[A few folks in the pews wipe away tears.] Brothers and sisters this cheeze is good. Let the tears flow. When we share these words, these tunes, we connect to others. Here is humanity; here are shared moments; here are our lives. Eat this cheezydelight. Slowly chew this offering and recognize our own stories and dreams and disappointments. This offering unites us. Halla-cheddar-daiya-vegan-casein free-gooey goodness. This cheeze may save you. [The lights fade; dozens of lighters appear, held high, as the sound of thunder reverberates.]

[Reverend Jimmy walks out onto the dark stage and waits until the crowd notices him; partially in shadows he begins to speak as the spotlight picks him out]

RJ: Children, Andy’s 1987 record, Thunder is a masterpiece of late ‘80s guitar styling as it was ordained by the rock and roll gods. But, if I could turn somber for a moment; I would like to give you a quick overview of the demons Andy Taylor was wrasslin’ with and how he flung those figurative creatures of the dark abyss off his trail.

Oh-a, Andy was terrified, ooh, he was confused; he was in dire need of a moral cheese injection right to his core-a. Friends, Andy saw the evil side of rock and roll. He saw bandmates who did not allow him to give input into the production of the cheese he was creating. [The flock boos and hisses this affront to Andy.] He felt like a master affineur whose cheese craftsmanship was being wasted, that his being was putrefying like a block of limburger whose expiration date had passed. In rebellion Andy wrote “Don’t Let Me Die Young” as the second track on his solo record.

Under here lies a different face
In a hungry lonely soul
I guess it ain't easy
When you don't know which way to go

He was lost, adrift in a world of material temptations, before he was found. Comfort is what he needed, whoo, the kind of comfort that can only come from the familiar flavor of swiss or provolone. As Pastor SoDak has pointed out, Andy needed to get laid mondseerbrusselshavarti! Yes, he was tired of groupies, who flock to cheese, but who do not appreciate, savor, and live for the cheese. He was looking for love—with all of its troubles and joys. None of us are pure. We are scarred by past habits and experiences. Andy cautions his potential partner that, “I might lie, when I look into your eyes.” We all have moments of weakness. We all have faults. But, the moral person will admit his or her faults.

We all might lie. I ask you, my children, is there one among you who hasn’t felt like you were putting on an untrue face, by lying to a partner or being so untrue to yourself that you felt alone? [The devotees of cheese respond, shaking their heads.] I thought not.

Here, in the Church of Cheese, you can shed those feelings, much like Andy did when he left Duran Duran. The gods of cheese are here for you, to save you and your loved ones. But we can’t do it alone, no friends, we can’t do it without your support. Please open your wallets wide and give generously when you pass the collection boxes in the back of the rectory; help me help you.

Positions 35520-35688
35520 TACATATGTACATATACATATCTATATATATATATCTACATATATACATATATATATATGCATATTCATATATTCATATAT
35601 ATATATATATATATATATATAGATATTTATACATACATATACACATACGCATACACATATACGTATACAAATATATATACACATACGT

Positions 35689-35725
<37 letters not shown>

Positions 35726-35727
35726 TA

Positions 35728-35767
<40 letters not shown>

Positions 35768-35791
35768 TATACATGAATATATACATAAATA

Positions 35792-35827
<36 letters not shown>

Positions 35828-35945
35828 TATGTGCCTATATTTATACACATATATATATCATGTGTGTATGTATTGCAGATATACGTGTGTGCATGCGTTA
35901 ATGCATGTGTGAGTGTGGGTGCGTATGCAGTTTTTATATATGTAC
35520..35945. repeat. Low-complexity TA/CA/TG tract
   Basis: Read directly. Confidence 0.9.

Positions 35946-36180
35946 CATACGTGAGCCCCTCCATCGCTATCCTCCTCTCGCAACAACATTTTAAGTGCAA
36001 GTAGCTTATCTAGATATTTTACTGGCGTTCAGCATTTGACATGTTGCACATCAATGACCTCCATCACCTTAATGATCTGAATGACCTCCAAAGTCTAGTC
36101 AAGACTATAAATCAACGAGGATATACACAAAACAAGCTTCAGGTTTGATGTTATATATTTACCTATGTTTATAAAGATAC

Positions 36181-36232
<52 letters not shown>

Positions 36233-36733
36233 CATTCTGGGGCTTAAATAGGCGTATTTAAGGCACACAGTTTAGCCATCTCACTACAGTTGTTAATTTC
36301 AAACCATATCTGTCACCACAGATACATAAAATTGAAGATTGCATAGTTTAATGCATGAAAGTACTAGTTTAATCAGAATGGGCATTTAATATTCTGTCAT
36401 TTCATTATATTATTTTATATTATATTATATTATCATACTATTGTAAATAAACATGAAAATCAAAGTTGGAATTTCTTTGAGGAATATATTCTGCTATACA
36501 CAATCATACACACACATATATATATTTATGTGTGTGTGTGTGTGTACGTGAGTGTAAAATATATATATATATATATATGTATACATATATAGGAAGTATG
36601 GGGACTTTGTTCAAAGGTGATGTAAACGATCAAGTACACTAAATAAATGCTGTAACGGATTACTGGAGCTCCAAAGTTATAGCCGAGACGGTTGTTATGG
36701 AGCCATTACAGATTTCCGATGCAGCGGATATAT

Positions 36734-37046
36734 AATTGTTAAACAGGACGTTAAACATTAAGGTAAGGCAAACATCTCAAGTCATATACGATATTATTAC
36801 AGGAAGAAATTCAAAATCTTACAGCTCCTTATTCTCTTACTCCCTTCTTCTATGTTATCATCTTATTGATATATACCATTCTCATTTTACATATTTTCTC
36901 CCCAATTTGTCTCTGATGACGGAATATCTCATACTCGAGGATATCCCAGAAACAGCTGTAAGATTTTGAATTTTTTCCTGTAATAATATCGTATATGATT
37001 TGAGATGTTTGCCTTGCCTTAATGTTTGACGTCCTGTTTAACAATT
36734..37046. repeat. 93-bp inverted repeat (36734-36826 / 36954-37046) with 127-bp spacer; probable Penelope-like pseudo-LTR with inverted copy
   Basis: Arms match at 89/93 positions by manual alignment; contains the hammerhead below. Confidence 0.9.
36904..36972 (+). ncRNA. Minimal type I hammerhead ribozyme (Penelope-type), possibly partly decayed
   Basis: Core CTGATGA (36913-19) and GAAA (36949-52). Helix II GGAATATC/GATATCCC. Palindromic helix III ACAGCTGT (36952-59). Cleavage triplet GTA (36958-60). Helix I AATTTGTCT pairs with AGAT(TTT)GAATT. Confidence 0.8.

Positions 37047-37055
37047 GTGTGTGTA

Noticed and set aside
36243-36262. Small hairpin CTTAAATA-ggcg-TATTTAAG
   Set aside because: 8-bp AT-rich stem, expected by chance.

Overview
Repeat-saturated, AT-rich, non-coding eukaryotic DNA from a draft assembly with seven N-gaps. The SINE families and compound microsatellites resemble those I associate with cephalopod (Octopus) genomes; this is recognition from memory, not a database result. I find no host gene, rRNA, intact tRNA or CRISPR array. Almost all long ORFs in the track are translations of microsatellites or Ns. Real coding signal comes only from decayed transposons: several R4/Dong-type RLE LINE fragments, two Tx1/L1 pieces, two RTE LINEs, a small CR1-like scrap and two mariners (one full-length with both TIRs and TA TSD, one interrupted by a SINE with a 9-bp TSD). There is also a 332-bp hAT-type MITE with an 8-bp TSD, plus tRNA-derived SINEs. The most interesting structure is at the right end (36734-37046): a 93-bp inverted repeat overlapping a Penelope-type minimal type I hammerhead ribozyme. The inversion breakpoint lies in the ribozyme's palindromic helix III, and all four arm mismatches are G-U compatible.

[As the reverend and pastor step forward to shake hands with the congregation, Andy Taylor’s “Don’t Let Me Die Young” starts to play over the sound system. A prerecorded message plays over top of the music.] Now, is there anyone in the audience who has not accepted cheese into their lives? For a mere $14 dollars, the price of a high-quality compact disc, Reverend Jimmy and Pastor SoDak will take you in the rear and anoint your taint with cheese.

Friday, November 19, 2010

Judas Priest - Turbo

(CBS, 1986)

Reviewed by Class Warrior

If you ask a Judas Priest fan to identify their least favorite album from the band’s vast back catalog, odds are good that the Priest devotee will indicate that Turbo holds the place of shame. Apparently, lots of metalheads and Priest fans were pissed off when they heard Turbo. Since I was a latecomer to metal in general and Priest in particular, I never was invested in the band having a certain sound. What is interesting about this complaint is that it is unfounded. Priest never had a signature sound that they had stayed true to since the early 70s. Judas Priest has changed their sound several times during their career. From their Queen-worshipping early days, the transition to true heavy metal that Sad Wings of Destiny represented, the pioneering metal of Sin After Sin and Stained Class, the transition from this sound to the semi-attempt at mainstream acceptance (Hell Bent for Leather), their “metal for the masses” sound of British Steel, Point of Entry, Screaming for Vengeance, and Defenders of the Faith, the attempt at pop-metal (Turbo), the transition from this sound back to the heaviness (Ram It Down), and the double bass drum pounding Renaissance that was Painkiller. I love all of these albums (some more than others), but there are a hell of a lot of different types of metal contained in the main period of Priest’s work.